Here's a little of my approach to color balancing on pinball machine:
(Assume the company did not have time/money/access to parts to making every color possible for every part of the machine...)
A. Survey the main colors of the backglass:
B. Survey the main colors of the playfield:
C. Survey the main colors of the plastics:
1. Decide what colors are NOT used anywhere. (sometimes this is white, purple, green, blue -- and rarely red, yellow, orange, and blue)
2. Decide what main colors are strong on the backglass, and MISSING on the playfield. (often this is blue)
3. Decide what the accent color is (often this is red, yellow, or black, and rarely white)
4. Decide if any colors have "meaning" such as (blue is used for all the asteroids, yellow is used for the shadow color)
5. Decide if on the playfield there are any "clusters" of one color where contrast is missing to make any areas more interesting (often there is too much red at the rollover lanes and pops)
6. Decide if it would be fun to break up areas into colors, to give each target or zone more "meaning" in terms of "good UI"
(Keep in mind to bring out more color, there are several options: A. Add more of that color B. Add more of the opposite color (or bulbs) to make the opposite more obvious)
Putting all this together for Blackout -- it's rather clear to me that the main color of the backglass is BLUE for the asteroids. On the playfield, there are a few
blue asteroids. There is a cluster of Red/Orange up by the pops that has no contrast to break it up. The pops are like exploding asteroids in this game -- they should be blue and yellow.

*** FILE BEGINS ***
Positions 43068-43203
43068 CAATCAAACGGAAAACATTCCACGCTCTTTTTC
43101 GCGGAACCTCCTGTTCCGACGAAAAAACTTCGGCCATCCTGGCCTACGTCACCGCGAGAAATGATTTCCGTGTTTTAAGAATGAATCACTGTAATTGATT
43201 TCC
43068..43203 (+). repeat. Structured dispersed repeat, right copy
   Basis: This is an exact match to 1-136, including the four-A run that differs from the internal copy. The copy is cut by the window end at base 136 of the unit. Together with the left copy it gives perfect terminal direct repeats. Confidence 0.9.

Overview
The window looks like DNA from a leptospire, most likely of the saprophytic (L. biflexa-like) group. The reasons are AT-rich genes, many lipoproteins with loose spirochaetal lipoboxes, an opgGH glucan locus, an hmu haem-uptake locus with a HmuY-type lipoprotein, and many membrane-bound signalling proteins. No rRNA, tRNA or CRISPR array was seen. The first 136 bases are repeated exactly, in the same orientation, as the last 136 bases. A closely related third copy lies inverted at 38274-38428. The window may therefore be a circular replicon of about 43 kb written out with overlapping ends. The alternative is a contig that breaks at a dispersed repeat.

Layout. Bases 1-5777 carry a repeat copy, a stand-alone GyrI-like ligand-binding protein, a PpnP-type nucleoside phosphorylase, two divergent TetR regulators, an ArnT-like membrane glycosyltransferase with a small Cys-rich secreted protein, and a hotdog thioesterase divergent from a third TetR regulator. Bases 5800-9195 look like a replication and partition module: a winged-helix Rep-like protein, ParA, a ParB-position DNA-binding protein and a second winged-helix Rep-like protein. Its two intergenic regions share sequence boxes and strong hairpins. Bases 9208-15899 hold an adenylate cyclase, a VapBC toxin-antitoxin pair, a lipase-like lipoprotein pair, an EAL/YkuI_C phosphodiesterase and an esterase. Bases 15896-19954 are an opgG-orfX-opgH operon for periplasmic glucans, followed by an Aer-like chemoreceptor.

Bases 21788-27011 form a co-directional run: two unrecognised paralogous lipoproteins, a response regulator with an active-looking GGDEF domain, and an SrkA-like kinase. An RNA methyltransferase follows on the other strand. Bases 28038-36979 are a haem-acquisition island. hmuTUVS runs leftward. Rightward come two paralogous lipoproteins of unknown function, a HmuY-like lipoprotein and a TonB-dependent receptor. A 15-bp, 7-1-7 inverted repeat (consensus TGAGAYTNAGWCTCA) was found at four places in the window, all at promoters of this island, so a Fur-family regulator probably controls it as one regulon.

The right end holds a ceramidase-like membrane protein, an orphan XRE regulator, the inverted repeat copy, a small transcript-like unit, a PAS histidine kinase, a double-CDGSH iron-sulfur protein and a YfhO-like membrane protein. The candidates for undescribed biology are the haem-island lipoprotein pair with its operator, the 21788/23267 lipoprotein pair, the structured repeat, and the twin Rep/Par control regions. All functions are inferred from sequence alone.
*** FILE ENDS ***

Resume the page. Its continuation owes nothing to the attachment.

So first things first... Let's put stickers on those blue caps -- I'll use the ideas from the playfield in terms of colors, but I'll use my own style just for the heck of it. I won't focus on detail TOO much, since nobody it going to look at these with a magnifying glass. The image took me roughly 1 hour, and yes, I'm an artist by hobby so for me, this is the "easy" part of pinball (where for other people it's EE or woodworking...)
I traced a sticker from another cap, and then got to work on the layers: black, red, orange, then the asteroids...
I added a sheet of mylar over them, and then cut. The mylar gives them a nice gloss. I used sticker paper and a cheap ink jet printer. Good enough...
The only thing I did NOT account for was the blueing of the light coming through the cap would "green" the yellow a little bit on the cap. I'm fine with that, and I'm not sure I'd adjust it in the future. Just adjust my expectations a little is all...
I was happy with the test result of one using scotch tape, and so I put them on all 3. VERY happy !
Yep, let's go with it. Happy time!